North Korean hackers exploited South Korea’s deadly Halloween crowd crush to target internet users with malware, according to a report by Google’s anti-hacking unit.
The state-backed hackers planted malicious software in Microsoft Office documents disguised to look like a South Korean government report on the Halloween crush, the Threat Analysis Group said in a report released on Wednesday.
The October 29 disaster, which occurred when thousands of Halloween revellers packed into a narrow alleyway in the nightlife district of Itaewon, resulted in the deaths of 158 young people.
Threat Analysis Group said it had traced the activity to a group of North Korean government-backed hackers known as APT37, which has a history of targeting South Korean users, North Korean defectors, policymakers, journalists and human rights activists.
“This incident was widely reported on, and the lure takes advantage of widespread public interest in the accident,” Threat Analysis Group said.
Google said it had reported a related software vulnerability to Microsoft within hours of its discovery on October 31. Microsoft issued a patch to fix the issue on November 8.
North Korean hackers have been blamed for numerous cyberattacks worldwide, many of them cyber-thefts aimed at gathering funds for the cash-strapped regime of Kim Jong-un.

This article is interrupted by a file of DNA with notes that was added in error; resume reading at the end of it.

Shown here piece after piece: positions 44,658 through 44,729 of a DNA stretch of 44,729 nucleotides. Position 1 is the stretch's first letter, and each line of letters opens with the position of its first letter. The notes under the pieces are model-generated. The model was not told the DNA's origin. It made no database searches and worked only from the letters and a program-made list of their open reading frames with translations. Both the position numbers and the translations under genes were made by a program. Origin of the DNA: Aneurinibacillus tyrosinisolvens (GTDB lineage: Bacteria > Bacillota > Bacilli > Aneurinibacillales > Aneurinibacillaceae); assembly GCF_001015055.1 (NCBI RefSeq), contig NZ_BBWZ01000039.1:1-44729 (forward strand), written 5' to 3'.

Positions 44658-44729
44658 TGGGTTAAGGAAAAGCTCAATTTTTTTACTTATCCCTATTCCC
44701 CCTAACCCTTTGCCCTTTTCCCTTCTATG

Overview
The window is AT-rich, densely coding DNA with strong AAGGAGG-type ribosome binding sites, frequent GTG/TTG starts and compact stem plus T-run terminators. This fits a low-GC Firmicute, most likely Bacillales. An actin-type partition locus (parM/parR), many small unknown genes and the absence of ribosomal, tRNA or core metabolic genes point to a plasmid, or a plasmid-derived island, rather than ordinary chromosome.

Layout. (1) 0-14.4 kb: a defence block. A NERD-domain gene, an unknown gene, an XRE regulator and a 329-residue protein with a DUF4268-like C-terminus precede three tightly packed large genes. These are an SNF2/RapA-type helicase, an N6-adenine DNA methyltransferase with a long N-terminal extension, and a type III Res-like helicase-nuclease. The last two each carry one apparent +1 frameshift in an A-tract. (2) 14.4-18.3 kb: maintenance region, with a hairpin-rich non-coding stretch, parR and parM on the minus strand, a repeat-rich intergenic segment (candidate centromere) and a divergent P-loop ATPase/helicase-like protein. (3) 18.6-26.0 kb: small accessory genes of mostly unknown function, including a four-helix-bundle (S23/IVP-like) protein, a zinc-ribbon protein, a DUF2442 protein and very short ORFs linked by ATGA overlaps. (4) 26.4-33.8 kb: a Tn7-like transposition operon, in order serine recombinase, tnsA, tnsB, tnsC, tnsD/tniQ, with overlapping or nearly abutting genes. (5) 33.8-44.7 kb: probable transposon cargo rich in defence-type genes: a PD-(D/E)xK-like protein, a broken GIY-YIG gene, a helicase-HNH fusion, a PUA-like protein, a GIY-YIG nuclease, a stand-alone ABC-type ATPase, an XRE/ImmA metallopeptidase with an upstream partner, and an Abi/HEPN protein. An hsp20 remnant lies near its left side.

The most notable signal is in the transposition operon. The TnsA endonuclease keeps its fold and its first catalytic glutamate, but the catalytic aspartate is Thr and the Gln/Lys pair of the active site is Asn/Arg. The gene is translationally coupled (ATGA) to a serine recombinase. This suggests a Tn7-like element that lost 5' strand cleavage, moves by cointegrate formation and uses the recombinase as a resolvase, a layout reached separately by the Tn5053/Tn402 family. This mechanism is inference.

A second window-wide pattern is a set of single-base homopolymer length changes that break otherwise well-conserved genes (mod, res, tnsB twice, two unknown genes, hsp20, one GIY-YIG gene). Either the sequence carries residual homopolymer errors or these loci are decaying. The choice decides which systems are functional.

North Korean hackers stole $840m worth of digital assets in the first five months of 2022, up from $400m the previous year, according to blockchain analysis firm Chainalysis.
The United Nations panel of experts tasked with monitoring the enforcement of sanctions on North Korea has accused Pyongyang of using hacked funds to support its illicit development of nuclear weapons and ballistic missiles.
Last year, the United States Department of Justice charged three computer programmers linked to the North Korean military with extorting or stealing more than $1.3bn in cash and cryptocurrency through a series of cyberattacks beginning in 2014.
North Korea, which rarely responds to international media, has denied carrying out cyberattacks, accusing the US and its allies of “spreading ill-hearted rumours”.